The "shut up and dribble" controversy
For the record, I am not a chef. But I know what a good steak is supposed to taste like.
I'm also not a certified auto mechanic. But I know when I see a car with flattened tires, it's probably time to replace them.
I am, however, a journalist. And the business of journalism took another hit this weekend when talk show host and political commentator Laura Ingraham decided to attack LeBron James for his verbal jabs at POTUS.
Seems last week, James spoke about the divisions he perceives in some aspects of American culture. Seems James has an opinion about these matters. He was asked to deliver his thoughts on this topic and he did so.
James, for the record, is not a social activist. He is not a political commentator. But he knows what he sees in society and he is equally as qualified to speak on those things as the person eating a steak or the person with the flattened tires.
The fact that Ingraham's reaction to James' words has sparked some kind of racially charged debate is preposterous. Her reply would have been just as inappropriate were they made in response to a white man who'd spoken out against Trump.
And herein lies the problem. Because perception is a very important thing here.
The photos above show singer Ted Nugent appearing on Fox News. Nugent, a wildly outspoken advocate of POTUS has appeared on multiple shows on the network and is perhaps best known for a comment he made in a 2005 New York Times interview about the use of nuclear weapons, "I'll show you some security and I'll show you some peace: Nagasaki and Hiroshima. You f**k with us and we'll f**king melt you."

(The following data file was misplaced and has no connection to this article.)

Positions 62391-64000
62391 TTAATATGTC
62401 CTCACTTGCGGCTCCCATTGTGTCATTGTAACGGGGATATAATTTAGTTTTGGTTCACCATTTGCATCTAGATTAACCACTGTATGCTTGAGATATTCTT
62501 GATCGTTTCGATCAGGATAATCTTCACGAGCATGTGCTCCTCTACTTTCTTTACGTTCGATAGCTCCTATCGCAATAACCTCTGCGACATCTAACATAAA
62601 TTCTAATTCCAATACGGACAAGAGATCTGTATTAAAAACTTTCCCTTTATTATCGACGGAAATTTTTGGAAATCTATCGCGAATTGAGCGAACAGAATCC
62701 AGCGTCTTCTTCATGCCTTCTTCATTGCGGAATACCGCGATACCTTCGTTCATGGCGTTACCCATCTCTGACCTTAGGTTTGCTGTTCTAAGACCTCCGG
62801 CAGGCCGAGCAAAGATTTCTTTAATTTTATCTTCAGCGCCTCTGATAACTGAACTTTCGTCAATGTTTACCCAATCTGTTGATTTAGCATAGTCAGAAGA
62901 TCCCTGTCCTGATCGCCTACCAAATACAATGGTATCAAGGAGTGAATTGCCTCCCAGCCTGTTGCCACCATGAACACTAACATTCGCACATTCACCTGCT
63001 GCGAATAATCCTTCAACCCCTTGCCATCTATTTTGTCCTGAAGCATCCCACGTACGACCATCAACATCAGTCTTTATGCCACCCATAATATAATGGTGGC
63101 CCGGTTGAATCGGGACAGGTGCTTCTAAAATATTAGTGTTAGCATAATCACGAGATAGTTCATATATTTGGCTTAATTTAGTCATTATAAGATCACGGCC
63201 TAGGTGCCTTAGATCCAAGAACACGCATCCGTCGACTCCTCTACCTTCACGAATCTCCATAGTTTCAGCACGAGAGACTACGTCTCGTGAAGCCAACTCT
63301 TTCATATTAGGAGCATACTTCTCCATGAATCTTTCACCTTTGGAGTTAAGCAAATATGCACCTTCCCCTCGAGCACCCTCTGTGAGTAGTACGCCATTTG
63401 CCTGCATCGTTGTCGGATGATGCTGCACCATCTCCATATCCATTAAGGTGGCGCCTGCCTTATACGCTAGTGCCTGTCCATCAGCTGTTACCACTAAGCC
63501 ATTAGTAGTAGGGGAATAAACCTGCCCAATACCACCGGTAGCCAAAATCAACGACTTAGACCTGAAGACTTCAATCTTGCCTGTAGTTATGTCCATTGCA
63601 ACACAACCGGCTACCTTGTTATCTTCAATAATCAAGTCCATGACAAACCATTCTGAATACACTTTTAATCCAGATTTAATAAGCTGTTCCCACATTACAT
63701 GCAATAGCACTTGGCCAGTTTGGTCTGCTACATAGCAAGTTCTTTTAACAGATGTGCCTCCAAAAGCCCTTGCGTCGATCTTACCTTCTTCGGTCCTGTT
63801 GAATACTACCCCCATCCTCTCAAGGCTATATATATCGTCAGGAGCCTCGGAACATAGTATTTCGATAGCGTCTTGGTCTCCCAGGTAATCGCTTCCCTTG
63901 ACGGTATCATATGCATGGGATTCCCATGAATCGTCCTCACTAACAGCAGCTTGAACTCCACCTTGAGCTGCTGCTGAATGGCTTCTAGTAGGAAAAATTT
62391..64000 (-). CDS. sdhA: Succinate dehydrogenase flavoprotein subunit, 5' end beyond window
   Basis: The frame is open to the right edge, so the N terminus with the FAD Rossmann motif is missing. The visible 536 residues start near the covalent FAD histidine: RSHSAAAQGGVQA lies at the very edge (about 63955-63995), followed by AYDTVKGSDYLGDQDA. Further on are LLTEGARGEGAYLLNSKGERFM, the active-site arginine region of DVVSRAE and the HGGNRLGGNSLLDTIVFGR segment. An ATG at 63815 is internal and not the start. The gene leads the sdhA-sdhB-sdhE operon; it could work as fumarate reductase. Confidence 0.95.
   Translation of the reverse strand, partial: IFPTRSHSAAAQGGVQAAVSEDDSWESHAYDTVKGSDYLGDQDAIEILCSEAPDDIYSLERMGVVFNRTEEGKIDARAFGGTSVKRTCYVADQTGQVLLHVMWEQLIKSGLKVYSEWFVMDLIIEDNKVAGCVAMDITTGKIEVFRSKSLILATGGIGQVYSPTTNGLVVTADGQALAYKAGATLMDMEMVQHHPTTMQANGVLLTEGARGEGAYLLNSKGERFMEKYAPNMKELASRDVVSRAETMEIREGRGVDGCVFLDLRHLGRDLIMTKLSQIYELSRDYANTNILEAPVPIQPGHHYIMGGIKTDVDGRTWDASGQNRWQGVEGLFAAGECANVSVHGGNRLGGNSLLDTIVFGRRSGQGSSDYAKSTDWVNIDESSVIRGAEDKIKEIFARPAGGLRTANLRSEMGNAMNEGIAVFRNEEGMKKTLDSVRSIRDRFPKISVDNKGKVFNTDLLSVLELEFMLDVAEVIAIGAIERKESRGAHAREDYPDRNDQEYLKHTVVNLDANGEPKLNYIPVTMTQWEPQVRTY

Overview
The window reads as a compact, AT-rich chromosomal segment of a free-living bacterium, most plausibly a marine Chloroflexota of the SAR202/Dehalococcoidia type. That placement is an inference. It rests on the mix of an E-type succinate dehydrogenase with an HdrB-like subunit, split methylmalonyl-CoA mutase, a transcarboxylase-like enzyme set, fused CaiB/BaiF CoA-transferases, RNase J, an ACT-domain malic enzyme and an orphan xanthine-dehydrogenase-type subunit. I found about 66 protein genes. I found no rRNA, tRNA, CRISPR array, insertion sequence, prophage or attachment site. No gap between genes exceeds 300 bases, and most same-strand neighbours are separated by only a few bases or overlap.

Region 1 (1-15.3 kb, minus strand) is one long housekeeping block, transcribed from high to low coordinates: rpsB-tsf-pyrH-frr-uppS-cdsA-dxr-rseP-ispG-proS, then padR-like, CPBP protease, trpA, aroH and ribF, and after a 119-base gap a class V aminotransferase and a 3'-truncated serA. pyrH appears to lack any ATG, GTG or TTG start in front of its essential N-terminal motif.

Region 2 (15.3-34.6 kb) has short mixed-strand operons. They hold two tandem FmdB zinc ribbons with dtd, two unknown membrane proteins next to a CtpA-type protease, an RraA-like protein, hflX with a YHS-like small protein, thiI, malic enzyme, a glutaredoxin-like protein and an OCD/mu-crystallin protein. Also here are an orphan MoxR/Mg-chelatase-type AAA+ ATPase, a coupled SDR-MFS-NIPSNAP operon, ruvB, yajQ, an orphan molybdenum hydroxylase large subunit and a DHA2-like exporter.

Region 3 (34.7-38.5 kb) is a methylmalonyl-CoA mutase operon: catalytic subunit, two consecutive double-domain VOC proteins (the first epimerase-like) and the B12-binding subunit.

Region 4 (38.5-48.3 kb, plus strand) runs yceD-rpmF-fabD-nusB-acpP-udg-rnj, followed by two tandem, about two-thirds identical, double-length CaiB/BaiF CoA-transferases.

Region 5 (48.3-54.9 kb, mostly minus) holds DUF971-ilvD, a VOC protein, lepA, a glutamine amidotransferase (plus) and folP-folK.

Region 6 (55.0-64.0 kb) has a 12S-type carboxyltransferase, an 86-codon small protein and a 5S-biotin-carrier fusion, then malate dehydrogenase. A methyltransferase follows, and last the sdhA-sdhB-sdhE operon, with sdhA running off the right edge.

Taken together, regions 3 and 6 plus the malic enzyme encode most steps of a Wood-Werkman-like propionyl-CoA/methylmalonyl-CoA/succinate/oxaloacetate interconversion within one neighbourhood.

Nugent has also made more than his share of deragotary remarks about former President Obama and Hillary Clinton, some of those comments far more encased in intolerance than anything said by James in his most recent statements.
Also pictured here is former MLB star Curt Schilling, also known for his politically inflammatory comments.
If we're going to paint a stroke of the idea that athletes should "shut up and dribble" as Ingraham said last weekend on Fox News Network, then why are they actively pursuing these people?
Simple. Those two individuals fit the narrative which Fox is attempting to exploit.
Both Nugent and Schilling are as equally qualified to comment on matters of great social ramifications as James is. Just because one slings a guitar and one threw pitches for a living doesn't mean they're not entitled to an opinion.
But Ingraham wants to separate those opinions from the ones that don't play into the network's narrative.
Ingraham is a talk show host, much like other Fox stalwarts like Sean Hannity and Tucker Carlson as well as CNN's Don Lemon and Anderson Cooper.
While I have no doubt about each individuals credentials to speak on any number of topics, all of these comments should come with a warning label, a disclaimer if you will, that some of the things you're going to hear are based on little more than shocking innuendo and loosely obtained and little more than hard, ascertainable facts.
Ingraham sparked a debate that's raged for some time about whether athletes should be able to use their platform to speak about issues of great social awareness. And much like I'm sure Muhammad Ali was told to "shut up and box", or Jackie Robinson was told to "shut up and hit home runs", that spark is sure to start a fire.
Good. A little spark starts a fire. A fire can be used for any number of productive means.